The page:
INFOGRAPHIC: Everything you need to know about in-situ mining
How do you mine without moving a rock?
When most people think of mining they think of massive open pits or deep and winding underground tunnels. But there is one mining method that does not move a rock and leaves the landscape as is.
Today’s infographic from Excelsior Mining Corp. outlines a unique mining method, In-Situ Recovery “ISR”, also known as In-Situ Mining.
An intro to in-situ mining
ISR is not a recent innovation in the mining sector. In fact, ISR has been used for the past 50 years in uranium mining, and 48% of the world’s uranium gets mined this way. Uranium is not the only mineral it can extract; there is also silver, copper, and sometimes gold.
ISR involves dissolving a mineral deposit in the ground and then processing it at surface, all without moving any rock. It is cost effective and environmentally friendly.
But if this method is so great, how come more companies do not mine this way?
The right geology
ISR is not widely used because the geological conditions have to be just right. There are few locations around the world that meet the following criteria:
- Highly permeable ore body. In the case of copper, the ore body must be naturally broken, fractured and permeable.
- Mineable. The target mineral must be soluble with the right fluid, typically a weak acid.
- Under the water table. The mineral deposit must be below the water table to allow for the movement of fluids throughout the ore body.
If geologists can find these conditions and it is a large enough mineral deposit, it is time to mine.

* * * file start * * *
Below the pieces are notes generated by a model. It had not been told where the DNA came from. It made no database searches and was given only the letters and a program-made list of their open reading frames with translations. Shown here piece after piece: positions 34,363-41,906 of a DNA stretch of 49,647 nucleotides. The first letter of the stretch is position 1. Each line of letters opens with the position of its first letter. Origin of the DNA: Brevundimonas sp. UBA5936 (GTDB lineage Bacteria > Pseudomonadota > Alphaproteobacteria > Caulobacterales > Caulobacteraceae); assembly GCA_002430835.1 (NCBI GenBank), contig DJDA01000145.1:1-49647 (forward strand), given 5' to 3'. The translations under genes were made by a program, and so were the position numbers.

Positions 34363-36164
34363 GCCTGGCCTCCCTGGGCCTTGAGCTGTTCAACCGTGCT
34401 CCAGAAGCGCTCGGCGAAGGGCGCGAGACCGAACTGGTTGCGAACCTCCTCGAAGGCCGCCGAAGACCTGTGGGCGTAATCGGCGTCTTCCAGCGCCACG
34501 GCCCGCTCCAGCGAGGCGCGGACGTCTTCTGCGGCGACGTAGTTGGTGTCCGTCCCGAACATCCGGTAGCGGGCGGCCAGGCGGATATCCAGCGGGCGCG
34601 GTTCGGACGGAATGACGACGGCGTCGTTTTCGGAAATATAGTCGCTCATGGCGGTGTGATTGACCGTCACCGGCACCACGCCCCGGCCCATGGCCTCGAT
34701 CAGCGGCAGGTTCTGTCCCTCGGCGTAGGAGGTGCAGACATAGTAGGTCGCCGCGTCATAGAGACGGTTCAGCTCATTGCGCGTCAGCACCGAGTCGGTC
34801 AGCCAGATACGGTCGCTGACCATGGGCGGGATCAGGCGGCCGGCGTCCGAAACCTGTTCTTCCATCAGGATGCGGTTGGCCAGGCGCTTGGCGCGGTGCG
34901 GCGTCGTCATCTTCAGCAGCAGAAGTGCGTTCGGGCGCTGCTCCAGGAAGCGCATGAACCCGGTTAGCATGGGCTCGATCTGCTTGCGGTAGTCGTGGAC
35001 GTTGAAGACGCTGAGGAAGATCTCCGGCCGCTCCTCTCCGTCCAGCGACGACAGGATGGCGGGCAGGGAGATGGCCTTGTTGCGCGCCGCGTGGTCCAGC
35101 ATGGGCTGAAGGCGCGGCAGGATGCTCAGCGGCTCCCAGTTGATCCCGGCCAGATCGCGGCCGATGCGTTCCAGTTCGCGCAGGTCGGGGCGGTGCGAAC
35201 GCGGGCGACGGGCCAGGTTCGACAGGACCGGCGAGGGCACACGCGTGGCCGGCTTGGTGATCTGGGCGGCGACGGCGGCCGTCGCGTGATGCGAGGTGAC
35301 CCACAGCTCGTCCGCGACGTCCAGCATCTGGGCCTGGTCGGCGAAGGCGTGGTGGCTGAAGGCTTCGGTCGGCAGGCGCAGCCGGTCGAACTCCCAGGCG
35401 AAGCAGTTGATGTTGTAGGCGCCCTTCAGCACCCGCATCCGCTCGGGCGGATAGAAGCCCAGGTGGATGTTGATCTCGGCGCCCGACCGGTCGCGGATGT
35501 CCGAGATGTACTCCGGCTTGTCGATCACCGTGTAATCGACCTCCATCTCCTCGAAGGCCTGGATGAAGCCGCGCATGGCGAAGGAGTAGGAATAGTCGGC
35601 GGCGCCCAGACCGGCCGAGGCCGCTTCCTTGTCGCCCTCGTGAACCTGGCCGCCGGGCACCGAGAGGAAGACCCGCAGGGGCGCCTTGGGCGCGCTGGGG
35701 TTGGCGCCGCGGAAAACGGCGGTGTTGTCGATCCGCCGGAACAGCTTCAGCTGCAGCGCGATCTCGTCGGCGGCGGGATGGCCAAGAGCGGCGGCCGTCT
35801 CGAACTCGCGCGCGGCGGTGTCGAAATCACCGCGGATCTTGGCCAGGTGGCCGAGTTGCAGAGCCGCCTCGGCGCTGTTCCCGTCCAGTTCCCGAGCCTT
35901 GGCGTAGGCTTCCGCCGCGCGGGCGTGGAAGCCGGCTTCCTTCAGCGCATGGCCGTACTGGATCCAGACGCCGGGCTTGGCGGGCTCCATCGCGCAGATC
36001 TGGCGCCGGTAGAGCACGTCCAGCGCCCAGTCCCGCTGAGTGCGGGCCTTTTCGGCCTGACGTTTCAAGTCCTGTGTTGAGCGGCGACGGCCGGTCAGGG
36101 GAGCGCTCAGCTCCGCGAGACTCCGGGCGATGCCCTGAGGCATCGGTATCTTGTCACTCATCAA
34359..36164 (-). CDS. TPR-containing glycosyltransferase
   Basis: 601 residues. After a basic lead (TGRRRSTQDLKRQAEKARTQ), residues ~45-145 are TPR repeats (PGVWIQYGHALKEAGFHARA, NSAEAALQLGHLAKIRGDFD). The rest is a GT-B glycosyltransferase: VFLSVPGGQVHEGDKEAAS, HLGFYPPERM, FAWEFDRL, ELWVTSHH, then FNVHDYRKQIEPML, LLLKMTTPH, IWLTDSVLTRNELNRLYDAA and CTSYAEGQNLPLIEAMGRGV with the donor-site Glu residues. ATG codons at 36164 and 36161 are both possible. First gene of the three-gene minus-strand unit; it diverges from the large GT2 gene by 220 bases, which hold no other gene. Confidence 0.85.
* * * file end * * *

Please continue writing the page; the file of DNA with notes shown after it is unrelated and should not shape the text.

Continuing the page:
The ISR process
Once the right conditions are met and drill holes are sunk into the ore body, mining can begin.
- Leaching solution is pumped through injection wells
- The solution moves through the naturally fractured rock and leaches the copper
- Recovery wells extract the copper-rich solution
- Solution is pumped to the surface to the plant for processing
- Copper is extracted from the solution to create pure copper sheets
- Mining solution is recycled back to the well field
Once an area is mined, the wells are flushed with water to clean out any remaining leaching solution. Meanwhile, the surface is returned back to pre-mining conditions, allowing it to be used for any purpose in the future.
Advantages of in-situ mining
The environmental advantages are clear, including: minimal noise, dust, or greenhouse gas emissions, along with minimal visual disturbance. In addition, it also lowers capital and operating costs while creating a safer environment for mine workers.
Too bad not all mines can operate without moving a rock.
(By Nicholas LePan)